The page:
I have been testing the new Cisco ISR 1113 Router from Cisco, and done a bit of a video overview. Perfect for offices and it can handle your 1Gig WAN Ethernet/SFP/VDSL/GFAST link, LTE, or even BGP,MPLS, etc and has various licensing on offer. It is also SD-WAN Ready.
I wanted to try do something on my Cisco ASA to setup incoming IKEV/IPsec/L2TP VPN to allow access to the local LAN and also the internet connection which the ASA Uses. So when a client connects to the VPN, they can access the local lan, as well as the internet connection that sits off from the ASA.
In order to set this up, we have to have something like this going, all performed in enable configuration mode.
- Define your VPN Pool of addresses eg
ip local pool VPNUsers 192.168.20.1-192.168.20.30 mask 255.255.255.224
- Relax the security rules between the interfaces a bit
same-security-traffic permit intra-interface
- Create an object for example like VPN, then NAT the outside interface to the outside, this allows routing of internet from VPN to the ASA using the ASA’s ISP connection on outside
object network VPN subnet 192.168.20.0 255.255.255.224 nat (outside,outside) dynamic interface
- Allow VPN Interface “Hairpin” on same interface and access to local LAN/Internet resources
nat (outside,inside) source static VPN VPN
- Create a VPN Clients Out ACL, to allow the VPN Client subnet, access from its subnet to any IP address on the outside (in our case the local LANs or internet)
access-list VPN_CLIENTS_OUT extended permit ip object VPN any
- Modify the group policy tunnel attributes attached to your tunnel. In my scenario below VPN Clients will use the Cloudflare DNS, utilise the correct ACL for access, allowed IKEV or L2TP protocols, all traffic will be tunneled and no split traffic permitted on client, and the IP address pool will be utilised from our VPNUsers pool
group-policy yourtunnel attributes dns-server value 18.104.22.168 vpn-filter value VPN_CLIENTS_OUT vpn-tunnel-protocol ikev1 l2tp-ipsec split-tunnel-policy tunnelall address-pools value VPNUsers
- Once the above is implemented, the VPN clients will have access to the Local LAN, and to the Internet connected to the ASA. The above configuration does not take into consideration the complete VPN Tunnel setup, this additional configuration assumes you already have an existing complete tunnel setup.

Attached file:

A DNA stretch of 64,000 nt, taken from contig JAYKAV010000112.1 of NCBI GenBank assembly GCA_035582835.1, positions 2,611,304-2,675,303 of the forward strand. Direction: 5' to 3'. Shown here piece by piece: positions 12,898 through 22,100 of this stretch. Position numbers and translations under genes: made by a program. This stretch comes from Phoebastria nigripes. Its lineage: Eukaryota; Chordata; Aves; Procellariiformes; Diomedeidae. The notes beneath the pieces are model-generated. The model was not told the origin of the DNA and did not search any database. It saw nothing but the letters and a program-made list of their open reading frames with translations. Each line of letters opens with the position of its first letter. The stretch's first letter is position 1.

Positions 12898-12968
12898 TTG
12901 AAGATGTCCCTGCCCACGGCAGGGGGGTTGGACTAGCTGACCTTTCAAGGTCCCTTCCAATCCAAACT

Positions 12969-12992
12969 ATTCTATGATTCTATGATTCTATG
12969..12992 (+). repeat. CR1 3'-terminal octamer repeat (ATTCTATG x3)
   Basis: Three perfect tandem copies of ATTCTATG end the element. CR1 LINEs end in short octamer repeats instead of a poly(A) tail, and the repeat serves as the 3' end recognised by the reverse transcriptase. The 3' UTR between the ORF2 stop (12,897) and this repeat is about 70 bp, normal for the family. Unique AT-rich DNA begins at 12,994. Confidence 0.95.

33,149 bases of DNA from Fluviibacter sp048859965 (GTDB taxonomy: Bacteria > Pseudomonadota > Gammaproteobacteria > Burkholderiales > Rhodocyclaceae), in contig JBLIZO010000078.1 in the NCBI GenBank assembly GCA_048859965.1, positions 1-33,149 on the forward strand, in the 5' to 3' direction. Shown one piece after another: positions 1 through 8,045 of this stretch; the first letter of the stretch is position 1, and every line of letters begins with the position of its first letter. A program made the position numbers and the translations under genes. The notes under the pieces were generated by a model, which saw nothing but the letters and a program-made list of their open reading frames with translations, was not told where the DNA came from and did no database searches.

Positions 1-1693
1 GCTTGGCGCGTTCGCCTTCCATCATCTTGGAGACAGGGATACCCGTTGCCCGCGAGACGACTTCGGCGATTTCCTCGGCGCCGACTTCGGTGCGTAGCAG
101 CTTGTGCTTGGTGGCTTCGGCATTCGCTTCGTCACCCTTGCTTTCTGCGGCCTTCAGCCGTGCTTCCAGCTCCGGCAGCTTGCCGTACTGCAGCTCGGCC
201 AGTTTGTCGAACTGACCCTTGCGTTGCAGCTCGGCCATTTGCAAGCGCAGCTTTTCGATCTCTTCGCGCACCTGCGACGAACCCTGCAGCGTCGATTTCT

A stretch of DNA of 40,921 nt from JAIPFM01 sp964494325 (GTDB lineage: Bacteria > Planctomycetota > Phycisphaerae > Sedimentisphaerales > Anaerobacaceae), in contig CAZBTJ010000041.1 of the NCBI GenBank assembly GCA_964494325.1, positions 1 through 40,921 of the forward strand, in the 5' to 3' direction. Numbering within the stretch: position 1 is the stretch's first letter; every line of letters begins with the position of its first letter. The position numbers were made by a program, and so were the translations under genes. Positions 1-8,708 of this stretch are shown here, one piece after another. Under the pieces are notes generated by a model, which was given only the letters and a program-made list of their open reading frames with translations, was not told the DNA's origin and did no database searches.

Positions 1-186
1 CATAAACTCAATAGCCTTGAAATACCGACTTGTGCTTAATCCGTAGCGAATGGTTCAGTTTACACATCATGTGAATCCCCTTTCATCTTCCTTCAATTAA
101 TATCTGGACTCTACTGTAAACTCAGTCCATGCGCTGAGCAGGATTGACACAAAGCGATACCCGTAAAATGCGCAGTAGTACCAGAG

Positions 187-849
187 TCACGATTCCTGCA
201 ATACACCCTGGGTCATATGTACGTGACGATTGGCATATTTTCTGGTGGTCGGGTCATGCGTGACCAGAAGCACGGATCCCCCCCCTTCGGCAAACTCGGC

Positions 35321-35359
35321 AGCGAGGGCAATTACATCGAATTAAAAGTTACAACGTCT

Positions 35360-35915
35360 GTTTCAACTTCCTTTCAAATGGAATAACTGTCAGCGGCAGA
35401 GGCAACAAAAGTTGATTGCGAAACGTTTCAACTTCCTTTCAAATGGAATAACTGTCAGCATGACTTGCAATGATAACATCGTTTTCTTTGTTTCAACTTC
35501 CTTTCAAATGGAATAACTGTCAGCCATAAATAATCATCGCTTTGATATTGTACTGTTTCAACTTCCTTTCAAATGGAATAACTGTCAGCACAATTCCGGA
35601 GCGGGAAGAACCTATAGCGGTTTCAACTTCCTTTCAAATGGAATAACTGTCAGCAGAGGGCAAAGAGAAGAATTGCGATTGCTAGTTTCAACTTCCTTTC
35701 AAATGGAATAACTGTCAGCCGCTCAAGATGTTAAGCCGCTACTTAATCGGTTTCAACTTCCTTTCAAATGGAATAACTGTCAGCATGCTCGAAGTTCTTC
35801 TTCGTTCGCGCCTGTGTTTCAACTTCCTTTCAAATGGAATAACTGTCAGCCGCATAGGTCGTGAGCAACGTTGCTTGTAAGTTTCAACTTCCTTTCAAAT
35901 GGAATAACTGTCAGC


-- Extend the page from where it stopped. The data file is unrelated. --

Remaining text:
This took me some time to get working, so I wanted to put some of my research on my blog incase anyone wishes to do the same, feedback welcome 🙂
I recently have purchased 2 x Cisco 3802 , and 2 x Cisco 1852 Access points to work with the Cisco 2504 WLC Controller. I really wanted to upgrade to AC wifi and take advantage of all that Cisco have to offer in the wireless world and put it through some tests and performance. Initially i found it great on Windows Laptops and Macbooks, however i had major issues with Apple IOS 11 and Apple TV. Connections would constantly drop and would not work as well. I was testing on the 5Ghz/80Mhz band, and i seriously thought there was an issue with this band, as switching things to 2.4Ghz/20Mhz seemed to work better.
I raised a Cisco TAC case to further investigate these issues and we found that:
1) Optimized Roaming was enabled for 802.11a and 802.11b. (On WLC: Wireless > Advanced > Optimized Roaming)
This caused many issues with the Apple TV and Iphones/Ipads, and disabling this fixed the Apple TV, but not fully the Iphones and Ipads.
2) Fast Transition was enabled with Adaptive (On WLC: WLANS > “Your SSID” ID > Security > Layer 2 > Fast Transition)
Having Fast Transition enabled caused the significant issues with Iphones and Ipads with wireless connectivity and dropping. Once this was switched off we immediately noticed the performance improvement and roaming.
Cisco advised that the IOS 11 is buggy when it comes to the implementation of Fast Transition as we went through many debugs. They advised I needed a Apple Enterprise Support contract for Apple to just look at it, which I couldnt afford, so I have left Fast Transition “off”. The enterprise contract is like $5995 USD, or $799 USD per incident, just a bit pricy!
I also asked if there was any benefits to Fast Transition being “on”, and they advised it was only beneficial if my wireless setup is 802.1X and this improves the roaming between AP’s and going through Radius etc. My scenario only had WPA2 Pre-Shared key, so i could leave the Fast Transition set to Off without any issues.
Cisco Apple best practice document found here, advises FT should be set to Adaptive and left on, however as we found IOS 11 has severe issues with their implementation of FT..
I queried Cisco whats going on here.. and why there is so many issues and differentiates from their document and their advise was:
FT will always be suggested on Apple enterprise environment. This can’t be removed from the document simply because new iOS on some devices are having buggy issues with it. This is something that need to be fixed on Apple side and Cisco has nothing to change on the code or document since we are following the IEEE standard that we expect Apple to also follow on their entire product line.
Unfortunately as shared before to engage Apple care , you need to have an “enterprise AppleCare support agreement” contract.
TAC can’t do anything from Cisco side for this case to move further unfortunately.
So for all of you reading and have Cisco Wireless setup, running IOS 11, and are noticing problems with Apple TV/Iphones/Ipads be warned what options are set on the WLC, and how it could affect the wireless experience.
For Apple reading, please look at your FT implementation with Cisco on IOS11, so its less buggy, especially on the 5Ghz bands.
Again, thanks for reading and any feedback welcome.